Brythonic in origin, the name of Onions came from the rugged landscape of Wales
. The name is from the common Welsh personal name
Enion. The Old Welsh
form of this name was Enniaun, which is ultimately derived from the Latin name Annianus. The name is also associated with the Welsh
word "enion," which literally means "anvil" and connotes the qualities of stability and fortitude. Some experts also associate the surname Onions with the Welsh
word "uniawn," which means "upright" or "just." One of the most celebrated bearers of this forename was Einion (or Enyon), a 11th century Welsh
warrior-prince and the son of Collwyn. He played a significant role in the legend of the Conquest of Glamorgan by the Normans
. It is generally believed that he built Port Eynon castle near Swansea, but evidence of the early castle has been lost. Port Eynon (also spelt Port Einon) still survives today as a village and community in the city and county of Swansea.
Early Origins of the Onions family
The surname Onions was first found in Sussex
, where they held a family seat
from early times. The family name is derived from a very popular Welsh personal name
. In the 11th century Einion was a Welsh
prince and warrior, son of Collwyn. Prince Einion played a great part in the famous legend of the Conquest of Glamorgan by the Normans
. Today Port Eynon (Port Einon) is a village in Swansea, Wales
. In England
, the personal name
can be found in Shropshire
as early as 1159, where Ennian filius
Gieruero was registered.
Early History of the Onions family
This web page shows only a small excerpt of our Onions research.Another 171 words (12 lines of text) are included under the topic Early Onions History in all our PDF Extended History products and printed products wherever possible.
Onions Spelling Variations
There are relatively few surnames native to Wales
, but they have an inordinately large number of spelling variations
. Early variations of Welsh
surnames can be explained by the fact that very few people in the early Middle Ages were literate. Priests and the few other literate people were responsible for recording names in official documents. And because most people could not specific how to properly record their names it was up to the individual recorder of that time to determine how a spoken name should be recorded. Variations due to the imprecise or improper recording of a name continued later in history when names originally composed in the Brythonic Celtic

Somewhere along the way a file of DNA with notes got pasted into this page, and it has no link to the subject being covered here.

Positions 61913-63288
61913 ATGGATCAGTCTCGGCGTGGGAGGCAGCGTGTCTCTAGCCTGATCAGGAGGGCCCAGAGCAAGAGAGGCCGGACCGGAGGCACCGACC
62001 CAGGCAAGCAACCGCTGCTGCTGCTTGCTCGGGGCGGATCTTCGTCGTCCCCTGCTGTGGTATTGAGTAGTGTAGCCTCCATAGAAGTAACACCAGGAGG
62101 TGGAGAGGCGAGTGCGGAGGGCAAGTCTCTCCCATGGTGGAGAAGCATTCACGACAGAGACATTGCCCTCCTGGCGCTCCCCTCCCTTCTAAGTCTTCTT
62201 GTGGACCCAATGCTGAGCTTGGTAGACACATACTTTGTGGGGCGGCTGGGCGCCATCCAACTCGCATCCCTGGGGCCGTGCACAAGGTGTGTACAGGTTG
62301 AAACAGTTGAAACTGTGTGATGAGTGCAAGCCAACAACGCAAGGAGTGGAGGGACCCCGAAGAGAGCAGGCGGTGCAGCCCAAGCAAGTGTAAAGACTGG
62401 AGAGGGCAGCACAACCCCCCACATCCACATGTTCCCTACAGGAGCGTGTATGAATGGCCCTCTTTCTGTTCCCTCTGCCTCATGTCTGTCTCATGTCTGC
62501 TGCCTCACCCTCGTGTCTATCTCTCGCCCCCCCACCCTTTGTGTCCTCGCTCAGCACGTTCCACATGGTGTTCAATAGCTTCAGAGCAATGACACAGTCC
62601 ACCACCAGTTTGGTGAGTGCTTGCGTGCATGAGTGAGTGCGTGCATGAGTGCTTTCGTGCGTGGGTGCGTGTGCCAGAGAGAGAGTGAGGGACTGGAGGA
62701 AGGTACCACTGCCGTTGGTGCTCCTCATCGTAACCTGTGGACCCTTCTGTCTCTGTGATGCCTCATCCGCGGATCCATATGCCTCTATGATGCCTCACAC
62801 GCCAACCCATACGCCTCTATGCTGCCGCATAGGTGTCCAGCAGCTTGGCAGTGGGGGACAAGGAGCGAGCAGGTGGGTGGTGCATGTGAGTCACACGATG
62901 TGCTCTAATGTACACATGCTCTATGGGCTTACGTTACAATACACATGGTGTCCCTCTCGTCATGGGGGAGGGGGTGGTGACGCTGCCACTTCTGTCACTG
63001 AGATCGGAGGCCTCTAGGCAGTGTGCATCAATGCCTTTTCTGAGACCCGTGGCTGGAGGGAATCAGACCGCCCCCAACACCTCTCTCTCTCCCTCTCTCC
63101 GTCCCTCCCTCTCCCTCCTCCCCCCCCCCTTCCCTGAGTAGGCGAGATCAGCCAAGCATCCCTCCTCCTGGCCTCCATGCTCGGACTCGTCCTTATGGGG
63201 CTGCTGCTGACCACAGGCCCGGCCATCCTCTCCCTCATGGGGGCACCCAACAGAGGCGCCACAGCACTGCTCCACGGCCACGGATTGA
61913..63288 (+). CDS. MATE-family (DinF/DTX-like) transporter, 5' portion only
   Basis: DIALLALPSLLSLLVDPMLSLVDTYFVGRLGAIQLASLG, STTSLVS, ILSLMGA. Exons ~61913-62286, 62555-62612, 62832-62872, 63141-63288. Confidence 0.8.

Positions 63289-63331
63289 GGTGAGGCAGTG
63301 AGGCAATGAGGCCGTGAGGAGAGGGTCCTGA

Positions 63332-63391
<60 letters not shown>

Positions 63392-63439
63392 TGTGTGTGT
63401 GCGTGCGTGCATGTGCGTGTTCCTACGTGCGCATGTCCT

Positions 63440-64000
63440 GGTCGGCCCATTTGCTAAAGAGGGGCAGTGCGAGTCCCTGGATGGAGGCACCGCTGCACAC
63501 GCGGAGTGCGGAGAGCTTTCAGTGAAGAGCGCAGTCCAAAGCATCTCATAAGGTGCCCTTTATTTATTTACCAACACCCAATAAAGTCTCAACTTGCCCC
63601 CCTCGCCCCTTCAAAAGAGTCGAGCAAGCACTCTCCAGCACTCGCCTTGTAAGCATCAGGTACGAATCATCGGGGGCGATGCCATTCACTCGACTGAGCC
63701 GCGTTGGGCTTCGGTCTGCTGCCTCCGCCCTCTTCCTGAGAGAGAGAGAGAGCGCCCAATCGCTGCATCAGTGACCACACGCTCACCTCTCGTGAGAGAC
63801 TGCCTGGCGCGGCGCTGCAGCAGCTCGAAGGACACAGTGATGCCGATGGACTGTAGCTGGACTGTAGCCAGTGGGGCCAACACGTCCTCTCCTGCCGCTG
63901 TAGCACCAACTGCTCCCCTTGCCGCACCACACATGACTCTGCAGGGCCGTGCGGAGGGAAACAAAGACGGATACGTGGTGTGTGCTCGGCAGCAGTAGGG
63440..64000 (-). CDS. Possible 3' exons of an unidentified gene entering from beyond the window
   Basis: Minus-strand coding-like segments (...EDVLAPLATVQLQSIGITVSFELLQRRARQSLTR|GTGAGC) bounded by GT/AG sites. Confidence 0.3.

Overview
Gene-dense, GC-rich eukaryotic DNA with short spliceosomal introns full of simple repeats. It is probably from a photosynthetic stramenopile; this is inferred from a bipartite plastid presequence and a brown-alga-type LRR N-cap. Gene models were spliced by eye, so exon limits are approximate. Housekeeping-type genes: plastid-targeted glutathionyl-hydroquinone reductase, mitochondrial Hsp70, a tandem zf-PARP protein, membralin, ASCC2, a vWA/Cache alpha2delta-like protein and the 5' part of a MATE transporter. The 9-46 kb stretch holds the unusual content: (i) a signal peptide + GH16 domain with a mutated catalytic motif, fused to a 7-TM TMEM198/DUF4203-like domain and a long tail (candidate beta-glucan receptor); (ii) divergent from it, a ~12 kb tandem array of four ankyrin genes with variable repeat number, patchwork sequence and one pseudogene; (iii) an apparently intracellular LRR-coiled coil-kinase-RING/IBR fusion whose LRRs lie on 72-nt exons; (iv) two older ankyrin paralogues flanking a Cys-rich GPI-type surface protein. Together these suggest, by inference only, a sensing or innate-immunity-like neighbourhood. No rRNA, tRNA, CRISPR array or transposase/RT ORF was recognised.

, language of Wales, known by natives as Cymraeg, were transliterated into English. Welsh
names that were documented in English often changed dramatically since the native language of Wales, which was highly inflected, did not copy well. Occasionally, however, spelling variations
were carried out according to an individual's specific design: a branch loyalty within the family, a religious adherence, or even patriotic affiliations could be indicated by minor variations. The spelling variations of the name Onions have included Einion, Ennian, Annian, Anyan, Einion, Ennion, Enions, Inion, Inions, Innion, Innions, Ineon, Eneon, Onion and many more.
Early Notables of the Onions family (pre 1700)
More information is included under the topic Early Onions Notables in all our PDF Extended History products
and printed products wherever possible.
Migration of the Onions family to Ireland
Some of the Onions family moved to Ireland
, but this topic is not covered in this excerpt.Another 39 words (3 lines of text) about their life in Ireland is included in all our PDF Extended History products and printed products wherever possible.
Migration of the Onions family to the New World and Oceana
North America in the 1800s and 1900s saw the arrival of many Welsh
people hoping to share in the wealth of land, work, and freedom that they felt North America held. Those who made the journey often attained those expectations, but only through an enormous amount of hard work, perseverance, and often a bout of good luck. These immigrants helped contribute to the growth of industry, commerce, and culture of both Canada and the United States. Discovered in the immigration and passenger lists were a number of people bearing the name Onions:
Onions Settlers in United States in the 19th Century
- Edward Boden Onions, who landed in New York in 1832 CITATION[CLOSE]
Filby, P. William, Meyer, Mary K., Passenger and immigration lists index : a guide to published arrival records of about 500,000 passengers who came to the United States and Canada in the seventeenth, eighteenth, and nineteenth centuries. 1982-1985 Cumulated Supplements in Four Volumes Detroit, Mich. : Gale Research Co., 1985, Print (ISBN 0-8103-1795-8)
Contemporary Notables of the name Onions (post 1700)
- Alfred Onions (1858-1921), Welsh Labour Party politician
- Oliver Onions (1873-1961), English novelist
- Graham Onions (b. 1982), English cricketer
- George Onions (1883-1944), English recipient of the Victoria Cross
- Charles Talbut Onions (1873-1965), English grammarian and lexicographer